1 JUDGE ORIE: Yes.
2 MR. PETROVIC: [Interpretation] Thank you.
3 JUDGE ORIE: Then we move on to the exhibit.
4 Ms. Marcus.
5 MS. MARCUS: I apologise, Your Honour, I would like to go back to
6 one issue in relation to JF-026. I would be happy to do that now or
7 later when we go into private session for another matter, if the Chamber
8 will grant me the --
9 JUDGE ORIE: Perhaps before we, let me see. Perhaps we do it
10 right away then, we don't forget it afterwards. We move into private
12 [Private session]
11 Pages 10285-10287 redacted. Private session.
15 [Open session]
16 THE REGISTRAR: We are in open session, Your Honours.
17 JUDGE ORIE: Thank you, Madam Registrar. The next one is D70.
18 D70 is similar to D55 and D56.
19 MR. JORDASH: Precisely the same, waiting a response. Our
20 inquiry was made on the 6th of October.
21 JUDGE ORIE: We'll then wait for further information. For D79, I
22 am informed that the OTP has sent an e-mail in which it announces that it
23 would withdraw its objection to D79.
24 MS. MARCUS: That's correct, Your Honour.
25 JUDGE ORIE: D79 is admitted into evidence.
1 We move on to D85. The Stanisic Defence is supposed to provide
2 additional information on the provenance of this document. You are -- on
3 the 29th of September, Mr. Jordash, you are reported to have said:
4 "We can definitely, within a week or two, provide additional
5 information on the provenance of this document."
6 MR. JORDASH: And we did, Your Honour. We -- on the 11th of
7 October, we sent an e-mail to the Prosecution indicating the Rule 68
8 batch from which it came from and the context in which it was delivered,
9 i.e., it came from a trial and we indicated that to the Prosecution.
10 JUDGE ORIE: Ms. Marcus, having now received information as to
11 the provenance.
12 MS. MARCUS: Your Honour, I'd have to check into that and if I
13 could return to the Chamber, I would like to do so.
14 JUDGE ORIE: Yes. Within what time?
15 MS. MARCUS: Well, I can certainly get back to you today, I mean,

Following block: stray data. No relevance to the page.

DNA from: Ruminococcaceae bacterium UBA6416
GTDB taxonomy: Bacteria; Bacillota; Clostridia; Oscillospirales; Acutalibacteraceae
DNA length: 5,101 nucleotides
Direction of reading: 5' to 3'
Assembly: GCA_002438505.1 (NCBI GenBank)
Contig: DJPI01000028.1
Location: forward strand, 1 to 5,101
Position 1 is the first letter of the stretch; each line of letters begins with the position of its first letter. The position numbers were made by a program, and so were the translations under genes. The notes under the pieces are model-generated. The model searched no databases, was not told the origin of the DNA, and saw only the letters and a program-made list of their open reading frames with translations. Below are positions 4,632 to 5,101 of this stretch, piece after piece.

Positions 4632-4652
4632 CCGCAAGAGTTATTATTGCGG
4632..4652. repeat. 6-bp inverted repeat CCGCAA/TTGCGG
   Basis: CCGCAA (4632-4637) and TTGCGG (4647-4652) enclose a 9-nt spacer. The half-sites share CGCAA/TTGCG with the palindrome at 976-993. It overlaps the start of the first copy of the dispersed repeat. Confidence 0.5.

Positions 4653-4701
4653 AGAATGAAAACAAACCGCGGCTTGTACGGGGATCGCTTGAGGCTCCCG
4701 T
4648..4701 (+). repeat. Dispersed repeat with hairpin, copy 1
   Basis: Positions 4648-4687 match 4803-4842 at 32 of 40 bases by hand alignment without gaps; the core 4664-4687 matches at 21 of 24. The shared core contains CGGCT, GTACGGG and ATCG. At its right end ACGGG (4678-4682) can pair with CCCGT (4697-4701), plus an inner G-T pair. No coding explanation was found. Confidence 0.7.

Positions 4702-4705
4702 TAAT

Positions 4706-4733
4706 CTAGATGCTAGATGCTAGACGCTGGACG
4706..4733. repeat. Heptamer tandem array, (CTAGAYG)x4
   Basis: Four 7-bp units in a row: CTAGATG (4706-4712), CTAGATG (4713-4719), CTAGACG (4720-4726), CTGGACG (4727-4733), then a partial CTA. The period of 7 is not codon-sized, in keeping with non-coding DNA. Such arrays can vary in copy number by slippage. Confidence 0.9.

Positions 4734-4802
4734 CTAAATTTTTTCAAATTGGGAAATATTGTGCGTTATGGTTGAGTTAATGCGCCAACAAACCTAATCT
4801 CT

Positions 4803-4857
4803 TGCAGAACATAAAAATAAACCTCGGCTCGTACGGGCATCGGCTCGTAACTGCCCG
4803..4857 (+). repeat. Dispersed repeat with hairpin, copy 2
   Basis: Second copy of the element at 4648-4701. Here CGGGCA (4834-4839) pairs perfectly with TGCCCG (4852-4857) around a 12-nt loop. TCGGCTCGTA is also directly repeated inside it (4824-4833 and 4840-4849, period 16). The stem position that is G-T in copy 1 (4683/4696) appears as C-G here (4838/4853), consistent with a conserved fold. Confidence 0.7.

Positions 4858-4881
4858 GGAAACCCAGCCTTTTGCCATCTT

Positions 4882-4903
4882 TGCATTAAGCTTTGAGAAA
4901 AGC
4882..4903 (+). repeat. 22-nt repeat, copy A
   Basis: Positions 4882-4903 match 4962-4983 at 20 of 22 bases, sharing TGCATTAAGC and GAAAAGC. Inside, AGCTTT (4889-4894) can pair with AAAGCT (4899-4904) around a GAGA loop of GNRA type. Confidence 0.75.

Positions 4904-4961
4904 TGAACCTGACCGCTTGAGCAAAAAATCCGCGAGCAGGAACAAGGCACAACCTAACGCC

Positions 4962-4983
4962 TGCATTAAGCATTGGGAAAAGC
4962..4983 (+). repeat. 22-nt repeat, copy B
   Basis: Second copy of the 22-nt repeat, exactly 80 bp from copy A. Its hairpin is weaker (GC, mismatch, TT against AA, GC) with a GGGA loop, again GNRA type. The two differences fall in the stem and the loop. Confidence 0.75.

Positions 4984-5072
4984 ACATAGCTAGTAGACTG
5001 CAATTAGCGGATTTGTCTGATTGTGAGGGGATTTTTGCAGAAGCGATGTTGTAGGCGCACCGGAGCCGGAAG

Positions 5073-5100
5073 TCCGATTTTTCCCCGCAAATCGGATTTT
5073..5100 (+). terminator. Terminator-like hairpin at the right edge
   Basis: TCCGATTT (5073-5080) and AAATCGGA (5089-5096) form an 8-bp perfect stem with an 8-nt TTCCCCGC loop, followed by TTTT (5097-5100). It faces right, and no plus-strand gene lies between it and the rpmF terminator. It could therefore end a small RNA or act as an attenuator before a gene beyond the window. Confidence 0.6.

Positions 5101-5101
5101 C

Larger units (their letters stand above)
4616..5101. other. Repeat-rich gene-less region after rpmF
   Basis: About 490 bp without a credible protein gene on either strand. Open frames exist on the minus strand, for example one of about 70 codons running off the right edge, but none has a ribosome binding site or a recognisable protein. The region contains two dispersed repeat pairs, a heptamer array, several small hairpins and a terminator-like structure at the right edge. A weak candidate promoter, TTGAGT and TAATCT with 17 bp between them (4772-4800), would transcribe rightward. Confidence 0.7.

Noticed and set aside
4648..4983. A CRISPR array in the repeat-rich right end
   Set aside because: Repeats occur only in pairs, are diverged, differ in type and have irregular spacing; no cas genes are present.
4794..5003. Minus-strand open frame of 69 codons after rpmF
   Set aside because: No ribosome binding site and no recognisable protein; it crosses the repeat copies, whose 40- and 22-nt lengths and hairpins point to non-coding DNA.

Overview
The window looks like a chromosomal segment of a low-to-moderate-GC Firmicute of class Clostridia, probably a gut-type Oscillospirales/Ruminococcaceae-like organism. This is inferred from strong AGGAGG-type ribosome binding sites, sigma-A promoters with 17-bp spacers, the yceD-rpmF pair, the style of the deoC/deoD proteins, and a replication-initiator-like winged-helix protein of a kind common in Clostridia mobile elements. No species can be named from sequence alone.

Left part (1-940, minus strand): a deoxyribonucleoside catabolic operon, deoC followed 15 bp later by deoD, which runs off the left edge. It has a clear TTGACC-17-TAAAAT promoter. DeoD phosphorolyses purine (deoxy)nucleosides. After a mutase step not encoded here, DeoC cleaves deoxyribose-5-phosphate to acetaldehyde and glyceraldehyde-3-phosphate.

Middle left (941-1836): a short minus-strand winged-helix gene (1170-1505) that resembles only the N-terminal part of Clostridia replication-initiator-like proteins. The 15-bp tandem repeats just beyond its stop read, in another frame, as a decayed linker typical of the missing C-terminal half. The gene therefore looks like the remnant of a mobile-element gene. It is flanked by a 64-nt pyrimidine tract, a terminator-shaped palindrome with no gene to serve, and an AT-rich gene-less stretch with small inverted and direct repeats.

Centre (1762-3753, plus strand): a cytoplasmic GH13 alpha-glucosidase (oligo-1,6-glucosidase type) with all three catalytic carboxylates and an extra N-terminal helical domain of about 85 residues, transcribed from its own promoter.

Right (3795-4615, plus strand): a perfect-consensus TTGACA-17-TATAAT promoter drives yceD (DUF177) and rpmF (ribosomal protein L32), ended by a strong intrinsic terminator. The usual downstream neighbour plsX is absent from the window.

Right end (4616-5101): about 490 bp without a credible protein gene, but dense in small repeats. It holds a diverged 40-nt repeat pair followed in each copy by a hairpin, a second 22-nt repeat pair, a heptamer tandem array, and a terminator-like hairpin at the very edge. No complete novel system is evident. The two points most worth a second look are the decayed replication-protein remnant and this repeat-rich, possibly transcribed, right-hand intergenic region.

16 after the break in terms of our position.
17 JUDGE ORIE: After the break. Perhaps in itself a reason to take
18 the break now. I hope that we'll finish, I'm not quite certain we will,
19 I'll try to do my utmost best, but we first take a break until 6.00.
20 --- Recess taken at 5.34 p.m.
21 --- On resuming at 6.02 p.m.
22 JUDGE ORIE: We briefly turn into private session.
23 [Private session]
11 Page 10290 redacted. Private session.
1 [Open session]
2 THE REGISTRAR: We are in open session, Your Honours.
3 JUDGE ORIE: Thank you, Madam Registrar.
4 I think next on the list is D98. First of all, the description
5 in e-court appears to be not fully accurate. B/C/S and English versions
6 of the document are dated 31st of May, 1991, where it appears in e-court
7 as 1995. But that's a minor matter. The Stanisic Defence is expected
8 still to provide further information regarding the authorship of the
9 document and --
10 MR. JORDASH: I think the Prosecution's position has changed.
11 JUDGE ORIE: Ms. Marcus.
12 MS. MARCUS: That's correct, Your Honour. We appreciate that the
13 source of this document indicates that it is authentic and we withdraw
14 our objection to its admission.
15 JUDGE ORIE: Yes. Now, I think that Simatovic Defence has not
16 clearly expressed itself on it. Is there any objection?
17 MR. BAKRAC: [Interpretation] No, Your Honour.
18 JUDGE ORIE: Then D98 is admitted into evidence.
19 The next one is D100 and another one is D101, which have similar
20 problems. The -- you were instructed to look at D100, D101, D102, D105,
21 and D106 at the time and D110 as well, Mr. Bakrac. Let's start with 100,
22 101 and 102. The issues being first whether any extraneous parts of
23 documents have been redacted from the B/C/S version.
24 Mr. Bakrac.
25 MR. BAKRAC: [Interpretation] Your Honours, I will check that
1 with my Case Manager. These are documents that we took over from a
2 Croatian book in respect of which we had sought the originals of the
3 documents from the Croatian authorities on two occasions, so the -- we